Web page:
The efficient storage of the solar energy gained from the collectors is crucial
to the successful operation of the whole system. The storage volume must at a minimum provide for
the normal daily consumption of the household, but ideally, given the variability of our weather
should also provide for the next day as well. This raises issues with the level of heat loss from
the cylinder, the integration of the auxiliary heating system, the size of the area available for
the hot water cylinder (the strength of the supporting floor and the size of doorways for
installation access) and the prevention of overheating of the solar collectors in spells
of prolonged hot weather. The type of hot water cylinder chose will depend on the type
of system design that has been adopted. The range of cylinders employed varies from the
modified use of the existing cylinder if it is still compliant with insulation
regulations (BS ***) to the use of system specific polymer stores.
While much attention is provided to the main cylinder insulation,
the heat loss through the connections is often neglected. These can be
substantial particularly for connection near the top of the cylinder, where it is
warmer. Check valves, s-bending (180 o loops) or specilaist connections such as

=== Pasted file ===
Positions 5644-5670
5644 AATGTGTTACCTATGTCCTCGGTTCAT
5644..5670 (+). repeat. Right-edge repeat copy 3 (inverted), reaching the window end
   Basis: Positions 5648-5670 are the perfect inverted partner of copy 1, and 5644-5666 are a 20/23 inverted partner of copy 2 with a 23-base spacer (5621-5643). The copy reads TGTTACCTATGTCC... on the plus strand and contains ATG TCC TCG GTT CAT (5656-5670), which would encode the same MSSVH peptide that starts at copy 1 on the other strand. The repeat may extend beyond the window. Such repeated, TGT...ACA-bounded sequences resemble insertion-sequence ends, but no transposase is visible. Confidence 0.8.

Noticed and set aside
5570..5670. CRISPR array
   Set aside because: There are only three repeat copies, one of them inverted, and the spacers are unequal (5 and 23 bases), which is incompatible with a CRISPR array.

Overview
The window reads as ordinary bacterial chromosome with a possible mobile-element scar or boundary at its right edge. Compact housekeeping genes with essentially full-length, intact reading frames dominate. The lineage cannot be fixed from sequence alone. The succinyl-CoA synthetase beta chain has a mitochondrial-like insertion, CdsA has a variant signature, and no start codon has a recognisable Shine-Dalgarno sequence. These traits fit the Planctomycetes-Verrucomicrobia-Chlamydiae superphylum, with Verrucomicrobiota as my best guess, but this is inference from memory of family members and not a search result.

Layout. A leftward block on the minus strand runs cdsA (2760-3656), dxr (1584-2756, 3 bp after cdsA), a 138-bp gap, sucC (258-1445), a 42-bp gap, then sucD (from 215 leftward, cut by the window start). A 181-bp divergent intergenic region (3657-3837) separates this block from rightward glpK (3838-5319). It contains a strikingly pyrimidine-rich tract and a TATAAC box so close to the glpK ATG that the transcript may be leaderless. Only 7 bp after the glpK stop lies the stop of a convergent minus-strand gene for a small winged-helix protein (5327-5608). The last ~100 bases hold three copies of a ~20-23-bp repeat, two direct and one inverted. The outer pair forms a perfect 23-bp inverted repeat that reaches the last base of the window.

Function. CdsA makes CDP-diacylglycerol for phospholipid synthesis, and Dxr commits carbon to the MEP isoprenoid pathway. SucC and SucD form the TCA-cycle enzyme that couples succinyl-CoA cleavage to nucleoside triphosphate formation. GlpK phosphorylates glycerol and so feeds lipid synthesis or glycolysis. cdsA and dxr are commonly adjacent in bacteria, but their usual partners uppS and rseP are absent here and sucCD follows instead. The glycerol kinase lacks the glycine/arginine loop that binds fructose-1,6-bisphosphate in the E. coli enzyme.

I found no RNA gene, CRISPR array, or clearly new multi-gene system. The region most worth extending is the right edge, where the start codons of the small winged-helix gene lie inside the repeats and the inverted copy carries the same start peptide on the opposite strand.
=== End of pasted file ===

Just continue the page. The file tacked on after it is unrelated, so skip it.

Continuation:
Convectrol can be used to minimise these losses.
Desirable Solar Cylinder Properties
- High level of insulation of the cylinder.
- Good stratification of heated water in the cylinder.
- Prevention of heatlosses from cylinder connections.
- Sufficient storage volume for the daily demands of the household.
- Ability to control the auxiliary heating system.
- Provision of a reserved solar space that may be defined as a permanent
physical volume or a volume reserved in time by interlock of the auxiliary heating
- Means of minimising legionella risk
The immersion heater is normally pre-fitted to the cylinder. All heaters are factory pre-wired
with a 1 meter long heat resistant 4 core cable, ensure that all connections are tight
before switching on.
The thermostat is wired through the neutral, the brown wire goes to the bath element,
and the black wire goes to the sink element. It is very important to ensure that the
heater is earthed correctly.
With the cylinder full of water, heat the cylinder to 60C via the immersion heater or
central heating system. Adjust the thermostat so that it just turns off at 60C.
Anti-Legionella. Normally an immersion heater timer is wired in front of the Sink/Bath Switch,
so that this can be used to provided a timed source of heat. This is a SEI requirement.
It is common necessary to replace the cylinder when installing a solar system.